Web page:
Under Obama, the US government-educational-industrial complex had gone to rot very quickly. The corruption in modern higher education is blatant and massive, and largely overlooked by almost everyone. But the stakes are too high to overlook the stinking pile of corruption any longer. And so when people of rising popularity such as Jordan Peterson say bad things about such cash cows and indoctrination centres of the left as the modern university, leftists tend to become riled — and fearful.

It is relatively easy to homeschool these days, with the help of the many online educational aids now available. It is also easy to get the equivalent of a first-class university education online, at very low cost. Then, if the youngster is intelligent and ambitious, he can start his own business and work for himself.

If he is bound to work in a field where he must work for an institution, then the university credential is needed. But even in such cases, it is possible to use online resources to minimise the amount of money the university can extort from him.

The left is afraid of Jordan Peterson because he tells the truth about collectivist corruption in schools and in society at large. If people know the truth, they may do some things in the future that will make the election of Donald Trump look like the epitome of political correctness and virtue signaling.

Hope for the best, prepare for the worst. Be Dangerous. Be very Dangerous.

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11 Responses to Who’s Afraid of Jordan Peterson?

  1. JPW says:

    I would answer Vox Day.

  2. Abelard Lindsey says:

    I agree that Jordan Peterson is a useful tool against leftist groupthink. However, certain factions on the right have an issue with him as well. Jordan Peterson rejects group identity politics whereas the alt-right embraces them. This is a fair enough objection. On the other hand, certain religious right factions reject Jordan Peterson over what appears to be little more than fine points of religious esotericism.

  3. bob sykes says:

    Both Adam Piggott and Vox Day think Peterson is a leftist. Both despise him and regularly criticize him.

    Who knows who Peterson is?

    It is fair to say the alt-right or dissident right embraces identitarian politics, but it should be pointed out that the Progressives have done so for decades, and they insist on imposing it on all of us. The alt-right merely accepted the inevitable before the cuckservatives. The cuckservatives still do not know what the game is.

    • alfin2101 says:

      Did you really ask “Who knows who Peterson is?” Perhaps it was a rhetorical question.

      Some people may be hiding behind the limelight of celebrity, but Peterson is out there in plain sight. He gives two to three hour lectures impromptu without notes. He has placed hundreds of hours of personally revealing lectures free online given at Harvard, U. Toronto, for Ontario public TV, and at various guest venues around the world. He has over a hundred hours of interviews online by people determined to trip him up and take him down.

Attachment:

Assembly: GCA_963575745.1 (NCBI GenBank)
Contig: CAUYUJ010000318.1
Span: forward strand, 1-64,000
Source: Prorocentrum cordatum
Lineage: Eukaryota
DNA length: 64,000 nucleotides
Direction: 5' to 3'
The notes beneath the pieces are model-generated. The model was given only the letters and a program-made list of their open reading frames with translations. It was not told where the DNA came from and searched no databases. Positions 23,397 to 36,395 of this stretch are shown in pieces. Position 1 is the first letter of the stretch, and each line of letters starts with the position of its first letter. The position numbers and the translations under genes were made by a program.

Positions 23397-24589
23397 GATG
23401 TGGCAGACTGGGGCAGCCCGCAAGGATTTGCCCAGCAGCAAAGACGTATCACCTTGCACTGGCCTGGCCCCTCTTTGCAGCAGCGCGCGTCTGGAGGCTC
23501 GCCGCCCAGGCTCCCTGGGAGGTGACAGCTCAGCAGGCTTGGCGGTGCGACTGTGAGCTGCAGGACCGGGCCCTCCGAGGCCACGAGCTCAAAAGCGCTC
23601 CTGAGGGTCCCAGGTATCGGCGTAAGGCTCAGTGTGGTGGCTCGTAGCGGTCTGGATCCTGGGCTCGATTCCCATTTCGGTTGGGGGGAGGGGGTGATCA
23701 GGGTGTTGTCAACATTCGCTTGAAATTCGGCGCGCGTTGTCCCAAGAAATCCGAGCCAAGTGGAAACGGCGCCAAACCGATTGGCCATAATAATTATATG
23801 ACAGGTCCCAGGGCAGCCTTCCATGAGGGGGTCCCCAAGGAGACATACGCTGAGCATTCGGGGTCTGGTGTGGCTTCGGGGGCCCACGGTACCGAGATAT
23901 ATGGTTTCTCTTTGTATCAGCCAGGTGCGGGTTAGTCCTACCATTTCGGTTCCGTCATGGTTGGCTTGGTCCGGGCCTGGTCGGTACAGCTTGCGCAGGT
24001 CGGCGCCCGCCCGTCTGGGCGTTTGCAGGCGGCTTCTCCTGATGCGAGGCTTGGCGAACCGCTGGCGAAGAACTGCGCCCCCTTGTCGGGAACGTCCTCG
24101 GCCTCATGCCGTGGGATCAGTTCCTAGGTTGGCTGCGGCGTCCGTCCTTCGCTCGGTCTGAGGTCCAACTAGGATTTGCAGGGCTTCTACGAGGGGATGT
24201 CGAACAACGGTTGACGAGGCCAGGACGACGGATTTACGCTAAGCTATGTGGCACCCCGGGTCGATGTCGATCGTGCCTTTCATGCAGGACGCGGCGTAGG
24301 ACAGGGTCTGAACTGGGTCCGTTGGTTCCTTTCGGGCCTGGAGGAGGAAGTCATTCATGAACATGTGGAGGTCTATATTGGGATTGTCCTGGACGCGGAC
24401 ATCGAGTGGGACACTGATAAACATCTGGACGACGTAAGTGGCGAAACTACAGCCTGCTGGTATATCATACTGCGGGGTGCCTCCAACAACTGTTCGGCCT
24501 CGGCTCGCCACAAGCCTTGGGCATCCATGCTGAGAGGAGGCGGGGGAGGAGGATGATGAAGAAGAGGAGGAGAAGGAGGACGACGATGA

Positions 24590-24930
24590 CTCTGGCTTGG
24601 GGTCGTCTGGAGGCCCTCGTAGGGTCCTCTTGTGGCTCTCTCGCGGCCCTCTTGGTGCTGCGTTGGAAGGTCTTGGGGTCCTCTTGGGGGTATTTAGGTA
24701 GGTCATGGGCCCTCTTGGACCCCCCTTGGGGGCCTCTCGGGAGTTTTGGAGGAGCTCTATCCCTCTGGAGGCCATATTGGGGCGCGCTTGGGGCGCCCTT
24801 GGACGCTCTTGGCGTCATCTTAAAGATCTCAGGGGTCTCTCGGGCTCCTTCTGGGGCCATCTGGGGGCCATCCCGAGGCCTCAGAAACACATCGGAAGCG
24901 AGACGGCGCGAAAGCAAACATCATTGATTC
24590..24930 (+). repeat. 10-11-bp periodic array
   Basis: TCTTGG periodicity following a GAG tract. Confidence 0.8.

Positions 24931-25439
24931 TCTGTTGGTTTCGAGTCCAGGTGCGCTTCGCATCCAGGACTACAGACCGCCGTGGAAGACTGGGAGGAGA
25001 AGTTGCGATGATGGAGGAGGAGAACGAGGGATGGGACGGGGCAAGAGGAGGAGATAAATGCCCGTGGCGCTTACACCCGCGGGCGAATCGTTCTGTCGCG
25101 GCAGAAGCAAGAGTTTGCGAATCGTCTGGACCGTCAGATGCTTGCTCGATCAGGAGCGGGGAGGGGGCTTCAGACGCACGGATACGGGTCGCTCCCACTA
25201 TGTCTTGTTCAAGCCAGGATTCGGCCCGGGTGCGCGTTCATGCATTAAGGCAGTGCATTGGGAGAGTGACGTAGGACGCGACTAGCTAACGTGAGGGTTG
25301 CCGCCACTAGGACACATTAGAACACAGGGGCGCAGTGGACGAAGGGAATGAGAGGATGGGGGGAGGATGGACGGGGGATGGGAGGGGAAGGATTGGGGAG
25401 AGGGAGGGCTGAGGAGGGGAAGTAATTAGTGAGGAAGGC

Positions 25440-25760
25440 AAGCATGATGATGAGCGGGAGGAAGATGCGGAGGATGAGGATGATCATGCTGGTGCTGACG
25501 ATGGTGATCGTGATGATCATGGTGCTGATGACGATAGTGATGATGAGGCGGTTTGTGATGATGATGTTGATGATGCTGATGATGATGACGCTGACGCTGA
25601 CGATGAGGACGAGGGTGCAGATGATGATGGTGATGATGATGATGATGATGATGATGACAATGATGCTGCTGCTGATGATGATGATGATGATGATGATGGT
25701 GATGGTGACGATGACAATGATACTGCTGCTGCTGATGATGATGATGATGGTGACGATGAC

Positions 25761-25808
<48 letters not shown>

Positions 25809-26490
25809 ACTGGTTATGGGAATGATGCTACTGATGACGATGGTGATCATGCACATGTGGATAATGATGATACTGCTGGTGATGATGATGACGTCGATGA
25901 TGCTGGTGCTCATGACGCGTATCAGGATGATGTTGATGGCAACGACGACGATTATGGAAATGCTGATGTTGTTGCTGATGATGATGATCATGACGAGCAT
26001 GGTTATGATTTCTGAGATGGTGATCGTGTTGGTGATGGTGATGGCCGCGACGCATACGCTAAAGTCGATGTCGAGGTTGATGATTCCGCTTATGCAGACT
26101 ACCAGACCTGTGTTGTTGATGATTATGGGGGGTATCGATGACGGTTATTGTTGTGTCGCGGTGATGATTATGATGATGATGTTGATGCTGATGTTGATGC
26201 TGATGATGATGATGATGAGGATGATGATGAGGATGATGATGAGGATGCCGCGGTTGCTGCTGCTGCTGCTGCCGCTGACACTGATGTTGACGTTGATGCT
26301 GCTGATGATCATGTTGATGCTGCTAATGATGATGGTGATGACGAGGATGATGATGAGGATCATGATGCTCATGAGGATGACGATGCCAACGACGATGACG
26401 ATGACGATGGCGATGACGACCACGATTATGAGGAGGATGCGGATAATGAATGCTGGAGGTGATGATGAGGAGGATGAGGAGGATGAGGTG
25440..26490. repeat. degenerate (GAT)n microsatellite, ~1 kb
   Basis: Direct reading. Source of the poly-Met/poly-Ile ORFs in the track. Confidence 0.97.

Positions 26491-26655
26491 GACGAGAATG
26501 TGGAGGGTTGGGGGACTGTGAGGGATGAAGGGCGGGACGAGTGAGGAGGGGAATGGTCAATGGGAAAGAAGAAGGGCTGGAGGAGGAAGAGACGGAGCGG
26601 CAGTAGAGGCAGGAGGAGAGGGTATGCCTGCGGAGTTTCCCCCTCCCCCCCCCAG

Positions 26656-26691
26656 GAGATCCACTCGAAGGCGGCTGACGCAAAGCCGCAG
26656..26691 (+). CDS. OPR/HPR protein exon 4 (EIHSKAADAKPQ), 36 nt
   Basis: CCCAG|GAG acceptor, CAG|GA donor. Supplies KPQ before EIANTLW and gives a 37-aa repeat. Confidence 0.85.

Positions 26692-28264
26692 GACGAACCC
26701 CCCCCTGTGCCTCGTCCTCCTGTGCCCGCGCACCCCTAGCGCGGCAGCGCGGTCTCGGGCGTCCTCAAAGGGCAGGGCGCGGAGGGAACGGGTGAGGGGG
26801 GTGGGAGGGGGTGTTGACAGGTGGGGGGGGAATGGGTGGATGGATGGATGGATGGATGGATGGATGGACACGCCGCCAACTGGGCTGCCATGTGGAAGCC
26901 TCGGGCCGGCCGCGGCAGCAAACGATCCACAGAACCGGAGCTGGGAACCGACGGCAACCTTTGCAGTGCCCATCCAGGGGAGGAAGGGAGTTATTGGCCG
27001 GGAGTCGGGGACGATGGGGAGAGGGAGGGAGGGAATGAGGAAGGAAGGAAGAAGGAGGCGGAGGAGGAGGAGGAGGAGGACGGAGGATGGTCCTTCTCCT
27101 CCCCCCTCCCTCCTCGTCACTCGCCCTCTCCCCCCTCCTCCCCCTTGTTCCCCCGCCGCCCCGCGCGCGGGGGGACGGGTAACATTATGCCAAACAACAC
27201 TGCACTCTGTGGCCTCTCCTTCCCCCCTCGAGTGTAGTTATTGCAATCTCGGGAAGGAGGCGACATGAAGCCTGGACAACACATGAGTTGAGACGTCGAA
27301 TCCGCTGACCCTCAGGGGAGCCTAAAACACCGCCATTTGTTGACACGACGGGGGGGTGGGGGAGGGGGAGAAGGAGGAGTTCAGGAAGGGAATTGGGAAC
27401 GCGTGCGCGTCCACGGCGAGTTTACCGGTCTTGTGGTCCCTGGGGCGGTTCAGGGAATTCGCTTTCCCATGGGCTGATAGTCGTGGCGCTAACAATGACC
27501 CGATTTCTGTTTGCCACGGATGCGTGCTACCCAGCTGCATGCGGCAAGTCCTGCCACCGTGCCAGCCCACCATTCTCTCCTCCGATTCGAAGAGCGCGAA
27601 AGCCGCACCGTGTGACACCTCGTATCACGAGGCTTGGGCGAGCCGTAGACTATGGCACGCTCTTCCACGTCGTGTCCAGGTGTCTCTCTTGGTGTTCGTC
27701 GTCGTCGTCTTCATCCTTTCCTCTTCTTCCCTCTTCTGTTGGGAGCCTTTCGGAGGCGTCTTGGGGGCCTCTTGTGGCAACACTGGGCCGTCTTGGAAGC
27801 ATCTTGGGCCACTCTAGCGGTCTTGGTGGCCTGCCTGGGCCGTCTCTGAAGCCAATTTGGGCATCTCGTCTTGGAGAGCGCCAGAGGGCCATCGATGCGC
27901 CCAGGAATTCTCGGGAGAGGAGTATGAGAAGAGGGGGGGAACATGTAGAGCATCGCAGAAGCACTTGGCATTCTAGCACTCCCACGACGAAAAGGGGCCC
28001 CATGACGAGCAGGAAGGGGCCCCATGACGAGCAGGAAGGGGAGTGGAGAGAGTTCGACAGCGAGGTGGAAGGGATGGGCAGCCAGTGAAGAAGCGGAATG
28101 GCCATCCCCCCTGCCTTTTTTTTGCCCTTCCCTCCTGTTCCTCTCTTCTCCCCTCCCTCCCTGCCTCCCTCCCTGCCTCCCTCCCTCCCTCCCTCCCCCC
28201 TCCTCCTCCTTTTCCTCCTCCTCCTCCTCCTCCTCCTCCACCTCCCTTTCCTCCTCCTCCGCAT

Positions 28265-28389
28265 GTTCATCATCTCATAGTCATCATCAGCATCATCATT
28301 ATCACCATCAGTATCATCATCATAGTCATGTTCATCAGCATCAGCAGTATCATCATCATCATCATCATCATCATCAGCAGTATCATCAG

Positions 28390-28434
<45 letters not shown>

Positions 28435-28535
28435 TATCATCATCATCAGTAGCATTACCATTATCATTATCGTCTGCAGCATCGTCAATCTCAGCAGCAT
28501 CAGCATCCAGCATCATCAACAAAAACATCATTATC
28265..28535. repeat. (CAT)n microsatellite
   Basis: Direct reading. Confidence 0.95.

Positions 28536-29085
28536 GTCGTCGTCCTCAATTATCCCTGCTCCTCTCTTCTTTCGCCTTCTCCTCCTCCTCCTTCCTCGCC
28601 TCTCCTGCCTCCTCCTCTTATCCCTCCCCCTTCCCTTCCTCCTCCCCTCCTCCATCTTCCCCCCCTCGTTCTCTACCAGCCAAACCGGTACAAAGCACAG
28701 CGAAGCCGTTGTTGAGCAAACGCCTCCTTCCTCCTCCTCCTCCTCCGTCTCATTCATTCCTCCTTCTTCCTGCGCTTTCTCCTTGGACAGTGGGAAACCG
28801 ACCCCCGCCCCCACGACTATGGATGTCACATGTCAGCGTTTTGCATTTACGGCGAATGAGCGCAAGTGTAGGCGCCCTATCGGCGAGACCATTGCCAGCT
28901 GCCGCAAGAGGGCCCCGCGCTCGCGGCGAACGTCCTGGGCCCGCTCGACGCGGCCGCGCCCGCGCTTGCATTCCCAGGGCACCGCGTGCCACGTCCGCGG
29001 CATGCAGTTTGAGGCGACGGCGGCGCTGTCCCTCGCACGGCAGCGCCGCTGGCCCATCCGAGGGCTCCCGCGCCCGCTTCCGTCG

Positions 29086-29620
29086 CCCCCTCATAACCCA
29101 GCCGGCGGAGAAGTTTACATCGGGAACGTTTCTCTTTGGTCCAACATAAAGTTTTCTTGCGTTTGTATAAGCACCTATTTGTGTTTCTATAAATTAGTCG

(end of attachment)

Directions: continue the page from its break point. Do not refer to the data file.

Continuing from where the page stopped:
He welcomes all kinds of strangers into his home in order to tell his life story and his personal discoveries in the fields of clinical psychology, research psychology, the teaching of psychology, evolutionary psychology, and probably a lot of things he would do better to keep quiet about. He does not hide.

      Leftists are certainly afraid of Peterson’s potential influence, and alt.right figures are jealous of his success and hate that Peterson does not care to indulge in their particular perversion. Many religious people dislike Peterson because he is not a “true believer” like them, and many atheists hate him because he is unwilling to discard all traditional folkways and myths. He must be doing something right! 😉

    • Abelard Lindsey says:

      As I said, the alt-right criticism of Jordan Peterson is fair enough (even if I personally do not agree with it). However, calling Peterson a leftist is nuttiness. Peterson is too much an advocate of individualism to ever be a leftist. If anything, the alt-right could be considered more “leftist” than Peterson because the alt-right is as collectivist in certain respects as the left. Remember, the real political spectrum is individualism at one end and collectivism at the other. A political spectrum with different shades of collectivism at both ends is a worthless metric.

    • Abelard Lindsey says:

      Criticism of Jordan Peterson from the right seems to be over two points. The first is the legitimacy of identity politics, which is a legitimate issue of honest intellectual debate. The second seems to be one of esoteric reliigous minutie, which is just plain silliness.

  4. Its a matter of context. In Canadian academia he’s a right wing extremist. In the US he is a moderate leftist.

  5. Craig says:

    I’ve listened to his lectures and read 12 Rules for Life and I find absolutely nothing extreme about Peterson. He may stumble on finer points of religion and some bits of of his historical anecdotes but he is pointed in the right direction and is eminently fair in his assessments of marxism, post modernism, identity politics from a ‘classical’ liberal viewpoint.

    The fact that he appeals to young men (confused young men) is a potential game changer, since there has been a massive inspirational void for the last two generations of young men.

    To our host’s point he puts himself out there and does not shy away from those critical of him. He speaks carefully as to not devolve into self-sabotage – I wish him well and hope he does not burn out.